I just watched Not for Ourselves Alone: The Story of Elizabeth Cady Stanton and Susan B. Anthony
. This is an excellent documentary, again by Ken Burns, that explores the lives of these two very important feminists. I would say it is a must see documentary.
It is nearly four hours long, so there is just no way I can tell you all the facts, except for this: These are two astounding and accomplished women who deserve more of our respect and admiration.
I also watched the much shorter Biography DVD entitled Susan B. Anthony: Rebel for the Cause
. It is decent, but if you only watch one, watch Not For Ourselves Alone
Here are two excerpts from wikipedia.com. As usual, at the bottom of each page you'll find useful links to other websites.
Elizabeth Cady Stanton
(November 12, 1815 – October 26, 1902) was an American social activist abolitionist, and leading figure of the early woman's movement. Her Declaration of Sentiments, presented at the first women's rights convention held in 1848 in Seneca Falls, New York, is often credited with initiating the first organized woman's rights and woman's suffrage movements in the United States.
Before Stanton narrowed her political focus almost exclusively to women's rights, she was an active abolitionist together with her husband, Henry Brewster Stanton and cousin, Gerrit Smith. Unlike many of those involved in the women's rights movement, Stanton addressed a number of issues pertaining to women beyond voting rights. Her concerns included women's parental and custody rights, property rights, employment and income rights, divorce laws, the economic health of the family, and birth control. She was also an outspoken supporter of the 19th-century temperance movement.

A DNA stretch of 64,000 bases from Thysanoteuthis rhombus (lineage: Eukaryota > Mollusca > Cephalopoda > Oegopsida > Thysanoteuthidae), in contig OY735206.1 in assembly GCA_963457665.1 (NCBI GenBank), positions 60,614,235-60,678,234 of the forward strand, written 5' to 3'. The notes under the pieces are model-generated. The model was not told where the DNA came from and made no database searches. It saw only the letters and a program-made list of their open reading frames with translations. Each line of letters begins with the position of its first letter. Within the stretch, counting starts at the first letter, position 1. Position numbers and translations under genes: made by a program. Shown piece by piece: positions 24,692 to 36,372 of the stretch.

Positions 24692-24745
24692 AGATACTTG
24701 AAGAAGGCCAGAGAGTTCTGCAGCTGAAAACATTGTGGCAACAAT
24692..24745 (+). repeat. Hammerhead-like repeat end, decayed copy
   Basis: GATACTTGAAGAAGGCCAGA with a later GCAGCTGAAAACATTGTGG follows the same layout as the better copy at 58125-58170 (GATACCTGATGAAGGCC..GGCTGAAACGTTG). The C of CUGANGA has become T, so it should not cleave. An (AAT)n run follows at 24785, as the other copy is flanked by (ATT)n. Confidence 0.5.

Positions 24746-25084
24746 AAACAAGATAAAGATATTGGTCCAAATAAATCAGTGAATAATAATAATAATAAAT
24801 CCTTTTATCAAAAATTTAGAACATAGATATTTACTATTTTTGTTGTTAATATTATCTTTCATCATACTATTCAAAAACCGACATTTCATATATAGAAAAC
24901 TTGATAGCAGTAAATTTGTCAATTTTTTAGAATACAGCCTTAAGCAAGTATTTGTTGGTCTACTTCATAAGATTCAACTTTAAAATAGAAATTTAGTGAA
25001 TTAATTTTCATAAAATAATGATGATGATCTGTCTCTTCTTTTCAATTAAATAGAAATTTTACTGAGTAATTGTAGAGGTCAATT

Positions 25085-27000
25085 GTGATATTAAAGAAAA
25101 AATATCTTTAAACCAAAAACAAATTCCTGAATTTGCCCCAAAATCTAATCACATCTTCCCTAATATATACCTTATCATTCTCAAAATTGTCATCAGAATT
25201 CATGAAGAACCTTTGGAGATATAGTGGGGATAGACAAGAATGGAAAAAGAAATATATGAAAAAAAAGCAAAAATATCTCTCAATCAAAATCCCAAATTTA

After the American Civil War, Stanton's commitment to female suffrage caused a schism in the women's rights movement when she, along with Susan B. Anthony, declined to support passage of the Fourteenth and Fifteenth Amendments to the United States Constitution. She opposed giving added legal protection and voting rights to African American men while continuing to deny women, black and white, the same rights. Her position on this issue, together with her thoughts on organized Christianity and women's issues beyond voting rights, led to the formation of two separate women's rights organizations that were finally rejoined, with Stanton as president of the joint organization, approximately 20 years later.
Susan Brownell Anthony
(February 15, 1820 – March 13, 1906) was a prominent American civil rights leader who played a pivotal role in the 19th century women's rights movement to introduce women's suffrage into the United States. She traveled the United States and Europe, and gave 75 to 100 speeches every year on women's rights for 45 years.
Susan B. Anthony was born and raised in West Grove, near Adams, Massachusetts. She was the second oldest of seven children, Guelma Penn (1818), Susan Brownell (1820), Hannah E. (1821), Daniel Read (1824), Mary Stafford (1827), Eliza Tefft (1832), and Jacob Merritt (1834), born to Daniel Anthony and Lucy Read. One brother, publisher Daniel Read Anthony, would become active in the anti-slavery movement in Kansas, while a sister, Mary Stafford Anthony, became a teacher and a woman's rights activist. Anthony remained close to her sisters throughout her life.